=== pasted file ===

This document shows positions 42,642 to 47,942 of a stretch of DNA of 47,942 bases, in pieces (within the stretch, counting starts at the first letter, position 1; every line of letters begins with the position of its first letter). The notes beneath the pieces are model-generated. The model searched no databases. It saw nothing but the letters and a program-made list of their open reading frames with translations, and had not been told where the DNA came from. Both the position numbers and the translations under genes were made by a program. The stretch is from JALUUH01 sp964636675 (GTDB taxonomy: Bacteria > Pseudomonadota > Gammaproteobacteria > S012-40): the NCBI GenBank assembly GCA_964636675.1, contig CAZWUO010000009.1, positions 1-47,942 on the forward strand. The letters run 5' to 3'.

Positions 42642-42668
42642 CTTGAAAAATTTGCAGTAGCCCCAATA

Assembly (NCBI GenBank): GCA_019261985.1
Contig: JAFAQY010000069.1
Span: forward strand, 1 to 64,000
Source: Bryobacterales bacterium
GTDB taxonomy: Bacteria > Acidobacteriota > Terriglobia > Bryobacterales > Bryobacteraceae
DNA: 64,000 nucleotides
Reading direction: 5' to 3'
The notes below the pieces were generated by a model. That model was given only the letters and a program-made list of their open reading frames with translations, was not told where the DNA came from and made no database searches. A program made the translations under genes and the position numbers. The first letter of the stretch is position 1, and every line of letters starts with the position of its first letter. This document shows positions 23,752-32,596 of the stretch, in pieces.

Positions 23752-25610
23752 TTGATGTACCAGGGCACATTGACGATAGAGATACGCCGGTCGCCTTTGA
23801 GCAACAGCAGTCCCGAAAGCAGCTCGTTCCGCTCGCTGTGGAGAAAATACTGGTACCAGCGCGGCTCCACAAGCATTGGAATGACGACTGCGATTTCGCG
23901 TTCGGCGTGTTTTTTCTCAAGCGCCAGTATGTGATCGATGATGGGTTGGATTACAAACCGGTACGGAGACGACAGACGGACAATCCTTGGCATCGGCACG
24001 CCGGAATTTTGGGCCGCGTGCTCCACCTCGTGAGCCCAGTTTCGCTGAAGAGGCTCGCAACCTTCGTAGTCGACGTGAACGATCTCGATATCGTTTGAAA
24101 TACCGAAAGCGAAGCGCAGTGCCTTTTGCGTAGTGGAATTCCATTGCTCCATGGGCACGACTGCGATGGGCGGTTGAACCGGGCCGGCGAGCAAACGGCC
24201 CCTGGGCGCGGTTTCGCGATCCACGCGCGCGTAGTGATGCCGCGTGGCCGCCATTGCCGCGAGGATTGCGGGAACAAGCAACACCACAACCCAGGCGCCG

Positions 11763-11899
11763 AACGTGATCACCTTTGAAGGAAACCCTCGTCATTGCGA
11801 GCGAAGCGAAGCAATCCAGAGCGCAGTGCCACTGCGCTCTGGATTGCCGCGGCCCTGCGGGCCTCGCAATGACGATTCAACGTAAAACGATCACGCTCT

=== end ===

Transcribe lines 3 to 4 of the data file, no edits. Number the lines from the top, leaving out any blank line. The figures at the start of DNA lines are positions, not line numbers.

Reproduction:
42642 CTTGAAAAATTTGCAGTAGCCCCAATA

Assembly (NCBI GenBank): GCA_019261985.1